Merging two versions of the same project

Hello,

So this might sound weird but for various reasons (2 computers, failed Dropbox sync, failed hdd on a MBA…) I ended up developing two versions of the same project and I would like to merge them, to compare the files and to retain the most recent. Is that even possible automatically?

Now why would I want to do that?

I have hundreds (yes…) of files that I use to take notes in the archives or at the library for instance. So let’s take that file “Notarial Archives NOLA, Pedesclaux, 1793, V16”.
On one project I took some notes back in 2011, then on the other project I have more recent notes added to the same file.
Apart from opening both projects and comparing all the files on two monitors in order to sort them out, what could I do? I am at a loss here…
Thanks!
Any help…
All best.

Have you thought of opening them both side-by-side in narrow windows with the binder and a narrow editor window so you can have a sight on content if the binder title isn’t enough; choose one of the two to be master and drag any files which you think may differ into the master; close the other and then do your comparison in a split window in that master project?

:slight_smile:

Mr X

You can import another entire Scrivener project; then you would just split the editor, load version 1 in the left, version 2 in the right, and then do lots of scrolling.

If you don’t mind poking around in the project and messing up your Binder, you can do this with Finder, too.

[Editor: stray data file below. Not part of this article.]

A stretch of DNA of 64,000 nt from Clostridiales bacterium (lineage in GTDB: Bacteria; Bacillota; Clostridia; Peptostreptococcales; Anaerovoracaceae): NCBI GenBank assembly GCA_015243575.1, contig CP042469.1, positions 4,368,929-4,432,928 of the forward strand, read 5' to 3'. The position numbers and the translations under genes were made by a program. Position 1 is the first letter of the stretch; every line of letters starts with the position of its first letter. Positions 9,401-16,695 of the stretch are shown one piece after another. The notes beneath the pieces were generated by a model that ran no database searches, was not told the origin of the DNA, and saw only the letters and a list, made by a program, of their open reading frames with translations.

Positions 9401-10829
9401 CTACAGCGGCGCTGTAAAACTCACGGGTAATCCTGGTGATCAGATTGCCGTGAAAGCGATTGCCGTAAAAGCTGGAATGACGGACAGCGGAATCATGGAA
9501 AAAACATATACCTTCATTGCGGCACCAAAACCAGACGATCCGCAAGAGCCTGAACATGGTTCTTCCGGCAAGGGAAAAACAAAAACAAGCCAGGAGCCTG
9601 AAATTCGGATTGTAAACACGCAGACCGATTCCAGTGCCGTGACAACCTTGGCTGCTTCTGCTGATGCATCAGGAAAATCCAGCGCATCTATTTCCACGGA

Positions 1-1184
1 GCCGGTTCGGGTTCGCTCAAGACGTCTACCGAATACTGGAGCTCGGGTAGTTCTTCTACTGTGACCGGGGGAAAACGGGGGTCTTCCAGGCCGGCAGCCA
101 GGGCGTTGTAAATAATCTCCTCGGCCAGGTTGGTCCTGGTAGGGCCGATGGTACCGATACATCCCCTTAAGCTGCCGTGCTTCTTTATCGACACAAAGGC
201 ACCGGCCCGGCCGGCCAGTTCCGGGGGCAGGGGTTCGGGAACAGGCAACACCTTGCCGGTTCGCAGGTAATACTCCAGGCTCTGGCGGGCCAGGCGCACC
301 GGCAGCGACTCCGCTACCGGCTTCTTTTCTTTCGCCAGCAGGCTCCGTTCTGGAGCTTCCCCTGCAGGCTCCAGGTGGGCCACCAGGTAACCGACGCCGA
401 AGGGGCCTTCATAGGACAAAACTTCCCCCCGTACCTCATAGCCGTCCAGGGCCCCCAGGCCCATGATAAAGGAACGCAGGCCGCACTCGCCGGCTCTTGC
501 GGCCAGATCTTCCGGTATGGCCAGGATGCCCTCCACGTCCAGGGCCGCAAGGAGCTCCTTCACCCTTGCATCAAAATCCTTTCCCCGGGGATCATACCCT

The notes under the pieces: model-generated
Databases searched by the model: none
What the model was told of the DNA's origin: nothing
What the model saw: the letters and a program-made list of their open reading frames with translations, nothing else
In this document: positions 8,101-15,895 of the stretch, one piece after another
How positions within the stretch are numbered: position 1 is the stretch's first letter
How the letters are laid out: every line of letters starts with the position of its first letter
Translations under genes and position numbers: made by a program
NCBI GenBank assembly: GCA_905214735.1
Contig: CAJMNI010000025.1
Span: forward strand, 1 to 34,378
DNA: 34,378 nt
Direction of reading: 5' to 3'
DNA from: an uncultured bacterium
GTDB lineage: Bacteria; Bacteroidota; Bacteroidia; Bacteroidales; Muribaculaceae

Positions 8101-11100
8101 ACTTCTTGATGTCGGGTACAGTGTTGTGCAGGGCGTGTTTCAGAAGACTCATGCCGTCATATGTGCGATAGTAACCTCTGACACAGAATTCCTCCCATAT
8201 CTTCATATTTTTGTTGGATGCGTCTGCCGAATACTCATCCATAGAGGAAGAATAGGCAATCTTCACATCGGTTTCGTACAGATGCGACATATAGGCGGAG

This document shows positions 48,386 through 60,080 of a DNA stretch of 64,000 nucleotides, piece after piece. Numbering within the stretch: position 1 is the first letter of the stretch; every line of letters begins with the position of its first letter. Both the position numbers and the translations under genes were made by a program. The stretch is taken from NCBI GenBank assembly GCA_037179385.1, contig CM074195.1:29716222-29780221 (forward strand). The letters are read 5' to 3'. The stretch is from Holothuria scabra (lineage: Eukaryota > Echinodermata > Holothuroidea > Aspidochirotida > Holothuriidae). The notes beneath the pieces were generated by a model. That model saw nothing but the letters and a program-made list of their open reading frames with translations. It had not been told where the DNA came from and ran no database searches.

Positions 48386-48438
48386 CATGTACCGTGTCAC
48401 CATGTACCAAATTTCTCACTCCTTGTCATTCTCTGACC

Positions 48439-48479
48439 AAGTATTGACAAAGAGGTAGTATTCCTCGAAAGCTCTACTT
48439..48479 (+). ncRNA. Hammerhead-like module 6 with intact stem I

• Back up everything. What you are about to do is extremely destructive.

  • Yes, I really meant that part. Seriously, take backups NOW.

  • In separate Finder windows, open both projects, select the option to Show Package Contents, and navigate to the Files/Docs subfolder.

  • Create a third folder somewhere convenient. I’ll call it “Current” for convenience. Drag all of the contents of both File/Docs subfolders into it. Use Finder to sort by name, to put like files next to each other. Use the date stamps to identify the older version, and drag it out to a fourth folder. (You can probably delete it, but I wouldn’t just yet.)

  • Create a brand new Scrivener project. Import the entire contents of the “Current” folder into it.

The result will be pretty ugly, essentially a flat list of unhelpfully named files. Whether this is an improvement over the other methods suggested depends on how mangled the original projects were.

A less destructive, but similar, approach would be to import one project into the other, then use Outline view to sort by name and compare dates. That might be clumsy if you have a lot of subfolders, though.

Katherine

I use the modification date method myself, when I end up with a forked project for whatever reason. Here is a way to make this relatively painless:

  • Open both projects at once and for each, carry out the following steps:

[list][*] Set Project Search to search for “All” if necessary.

  • Search for an asterisk (*). This will simply find all files in the project so you that the entire project exists in one single flat list.
  • Click on the “Search Results” header bar to load all of the files into the main editor.
  • Add the “Modification Date” column if necessary, and click it to sort. This will take a few seconds if you have hundreds of files.
    [/:m]
    [
    ] Now you can hopefully go to the date of the fork and just work up from there, comparing the two project’s Outliner views. You can drag and drop the modified items from the Outliner in Project A into Project B’s Binder, and once you get all of the files modified in A over to B, you can either replace the older ones in B or use copy and paste to update them.[/*:m][/list:u]
    One thing to note is that Modification Date tracks all changes you may make to a file, which will be useful in your case here, since even adding a keyword or changing the title of something would be a significant action.